James Fuller, Jr (1819-1895) and his wife Sarah Ann Underwood (1822-1891) moved from West Hartland into the Village sometime in the 1840s following his purchase of a large tract of land along Elm Street. His sprawling homestead next to the Baptist Church included a large barn, out buildings and pasturing land next to his residence. Fuller purchased the former Sewell Prescott, Jr store in Warren Square and opened his store which soon included the Post Office. He was joined in business about 1865 by Andrew H. Buck operating as the Fuller-Buck General Store until it burnt down in late 1878. James is a son of original settler James Fuller, Sr and his 1st wife Rebecca Lancey.
Fuller & Buck General Store at Warren Square – c1877
An edited stereoscopic photograph taken from the Baptist Church Steeple around 1877 affords this bird’s eye view of Elm Street. The first set of buildings on the left is James Fuller, Jr’s homestead and his expansive tract of land. To the right is the Hartland House and its Livery Stable followed by John J. Morrill’s homestead and several others houses. At the time, John Morrill operated the J. J. Morrill Axe Manufacturing Company on Main Street.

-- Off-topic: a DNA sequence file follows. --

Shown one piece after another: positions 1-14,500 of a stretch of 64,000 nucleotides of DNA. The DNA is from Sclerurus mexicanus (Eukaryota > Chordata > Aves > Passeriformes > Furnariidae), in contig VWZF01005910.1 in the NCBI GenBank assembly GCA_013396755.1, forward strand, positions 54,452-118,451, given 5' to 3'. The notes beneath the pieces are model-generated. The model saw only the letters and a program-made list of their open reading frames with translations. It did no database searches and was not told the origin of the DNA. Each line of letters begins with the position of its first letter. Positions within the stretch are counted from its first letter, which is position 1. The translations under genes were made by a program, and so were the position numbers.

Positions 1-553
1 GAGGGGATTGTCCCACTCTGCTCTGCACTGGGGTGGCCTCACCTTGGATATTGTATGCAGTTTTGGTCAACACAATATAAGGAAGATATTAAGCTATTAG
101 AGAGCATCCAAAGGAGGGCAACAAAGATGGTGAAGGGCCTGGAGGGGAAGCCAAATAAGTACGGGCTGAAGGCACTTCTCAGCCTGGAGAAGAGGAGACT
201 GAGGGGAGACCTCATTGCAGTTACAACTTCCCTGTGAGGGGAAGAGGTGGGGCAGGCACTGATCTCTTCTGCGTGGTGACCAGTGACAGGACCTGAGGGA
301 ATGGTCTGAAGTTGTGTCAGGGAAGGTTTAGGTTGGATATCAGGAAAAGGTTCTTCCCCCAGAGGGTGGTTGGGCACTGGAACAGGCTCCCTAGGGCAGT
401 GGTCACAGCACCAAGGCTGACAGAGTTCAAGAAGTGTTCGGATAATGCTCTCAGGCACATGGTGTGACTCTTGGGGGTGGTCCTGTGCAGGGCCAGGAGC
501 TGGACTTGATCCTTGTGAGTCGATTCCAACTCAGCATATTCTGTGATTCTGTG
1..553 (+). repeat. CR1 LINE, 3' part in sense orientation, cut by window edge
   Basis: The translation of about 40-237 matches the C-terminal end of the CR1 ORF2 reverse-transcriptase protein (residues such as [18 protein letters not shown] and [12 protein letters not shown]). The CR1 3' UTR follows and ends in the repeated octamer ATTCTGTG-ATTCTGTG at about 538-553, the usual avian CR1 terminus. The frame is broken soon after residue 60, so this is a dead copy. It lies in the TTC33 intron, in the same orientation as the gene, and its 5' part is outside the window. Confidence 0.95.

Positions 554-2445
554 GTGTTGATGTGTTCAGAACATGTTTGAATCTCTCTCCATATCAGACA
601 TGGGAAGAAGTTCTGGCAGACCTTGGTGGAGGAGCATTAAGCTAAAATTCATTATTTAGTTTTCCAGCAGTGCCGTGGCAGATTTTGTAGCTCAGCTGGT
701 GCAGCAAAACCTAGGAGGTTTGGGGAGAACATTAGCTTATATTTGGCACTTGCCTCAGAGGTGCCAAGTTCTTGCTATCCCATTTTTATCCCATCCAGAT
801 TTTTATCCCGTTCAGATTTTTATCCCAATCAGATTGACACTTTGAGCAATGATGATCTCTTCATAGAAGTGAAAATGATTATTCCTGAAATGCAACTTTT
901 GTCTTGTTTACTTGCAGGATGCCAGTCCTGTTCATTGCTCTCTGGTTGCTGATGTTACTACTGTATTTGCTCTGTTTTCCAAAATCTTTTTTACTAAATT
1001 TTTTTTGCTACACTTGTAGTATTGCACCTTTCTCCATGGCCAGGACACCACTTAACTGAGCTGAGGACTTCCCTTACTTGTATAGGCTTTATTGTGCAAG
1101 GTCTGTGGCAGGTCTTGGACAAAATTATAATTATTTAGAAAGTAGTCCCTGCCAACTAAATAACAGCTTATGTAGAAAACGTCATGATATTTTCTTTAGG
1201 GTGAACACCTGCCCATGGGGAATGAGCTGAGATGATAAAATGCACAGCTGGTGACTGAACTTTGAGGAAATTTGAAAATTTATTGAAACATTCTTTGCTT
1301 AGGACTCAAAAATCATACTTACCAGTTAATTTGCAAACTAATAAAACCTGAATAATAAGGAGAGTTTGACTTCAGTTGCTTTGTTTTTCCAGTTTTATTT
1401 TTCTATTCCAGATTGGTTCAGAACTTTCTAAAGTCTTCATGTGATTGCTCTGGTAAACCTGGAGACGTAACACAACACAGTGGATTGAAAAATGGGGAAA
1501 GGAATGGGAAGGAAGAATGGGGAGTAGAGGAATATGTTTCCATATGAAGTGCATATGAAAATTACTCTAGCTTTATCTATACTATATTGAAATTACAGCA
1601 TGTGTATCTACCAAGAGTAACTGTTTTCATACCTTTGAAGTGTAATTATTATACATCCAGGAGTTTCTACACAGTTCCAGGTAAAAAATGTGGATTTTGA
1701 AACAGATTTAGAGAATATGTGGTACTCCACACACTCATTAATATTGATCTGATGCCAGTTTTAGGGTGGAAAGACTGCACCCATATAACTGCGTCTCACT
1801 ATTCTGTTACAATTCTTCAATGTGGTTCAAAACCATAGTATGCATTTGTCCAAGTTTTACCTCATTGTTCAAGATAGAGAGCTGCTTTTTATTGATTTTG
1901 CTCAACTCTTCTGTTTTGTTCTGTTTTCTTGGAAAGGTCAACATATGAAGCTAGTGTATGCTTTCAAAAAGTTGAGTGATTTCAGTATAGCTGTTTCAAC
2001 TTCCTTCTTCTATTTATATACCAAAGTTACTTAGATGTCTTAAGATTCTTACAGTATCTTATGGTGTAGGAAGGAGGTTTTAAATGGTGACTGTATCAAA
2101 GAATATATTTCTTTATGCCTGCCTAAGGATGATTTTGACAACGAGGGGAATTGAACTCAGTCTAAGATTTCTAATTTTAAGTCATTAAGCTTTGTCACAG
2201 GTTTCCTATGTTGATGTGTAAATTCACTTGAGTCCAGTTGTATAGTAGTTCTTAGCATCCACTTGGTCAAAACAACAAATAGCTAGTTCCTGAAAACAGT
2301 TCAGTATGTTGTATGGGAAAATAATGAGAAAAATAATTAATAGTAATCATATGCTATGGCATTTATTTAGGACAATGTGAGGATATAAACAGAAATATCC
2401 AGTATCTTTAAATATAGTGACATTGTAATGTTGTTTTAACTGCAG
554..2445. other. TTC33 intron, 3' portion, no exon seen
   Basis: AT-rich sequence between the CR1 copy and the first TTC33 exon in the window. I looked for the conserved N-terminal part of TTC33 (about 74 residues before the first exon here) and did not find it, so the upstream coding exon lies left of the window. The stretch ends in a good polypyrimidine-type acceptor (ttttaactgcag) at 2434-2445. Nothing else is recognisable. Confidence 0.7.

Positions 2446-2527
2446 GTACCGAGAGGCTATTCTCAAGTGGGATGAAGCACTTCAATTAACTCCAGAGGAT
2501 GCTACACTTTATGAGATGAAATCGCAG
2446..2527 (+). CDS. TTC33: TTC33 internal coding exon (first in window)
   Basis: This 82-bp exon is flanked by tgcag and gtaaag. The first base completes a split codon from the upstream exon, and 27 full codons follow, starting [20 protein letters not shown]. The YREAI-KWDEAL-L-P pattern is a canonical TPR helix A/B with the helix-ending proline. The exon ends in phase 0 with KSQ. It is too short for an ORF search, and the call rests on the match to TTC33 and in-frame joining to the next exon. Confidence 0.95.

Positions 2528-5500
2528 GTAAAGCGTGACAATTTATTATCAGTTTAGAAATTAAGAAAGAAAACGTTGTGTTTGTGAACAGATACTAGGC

Elm Street from the Baptist Church Steeple – c1877
A few additional houses had been built by 1883 with James Fuller, Jr’s children occupying some of them on his properties.
Hartland Village – 1883
At the 1897 Town Meeting, citizens of Hartland voted to accept an updated list of names for the existing streets in the Village including, “From said (Warren) square to the Palmyra Town Line going south; Elm Street.”
Dr. Sarah Jennie Fuller (1852-1931), daughter of James Fuller, Jr & Sarah Underwood, graduated from Hartland Academy then attended Salem Normal School in Salem, Massachusetts. She then attended Boston University School of Medicine where she received her degree as a Doctor of Medicine in 1882. After practicing medicine in St Paul, Minnesota for the next few years, she returned to her parents’ home in 1888 and carried on her homeopathic medical practice in Hartland for the next 20+ years.
Following James’ death in 1895, Dr. Jennie took over her father’s Elm Street residence. She was joined in 1902 by her recently widowed younger sister Harriet Underwood (Fuller) Baker and the two remained living at the house until she retired from medical practice in 1920.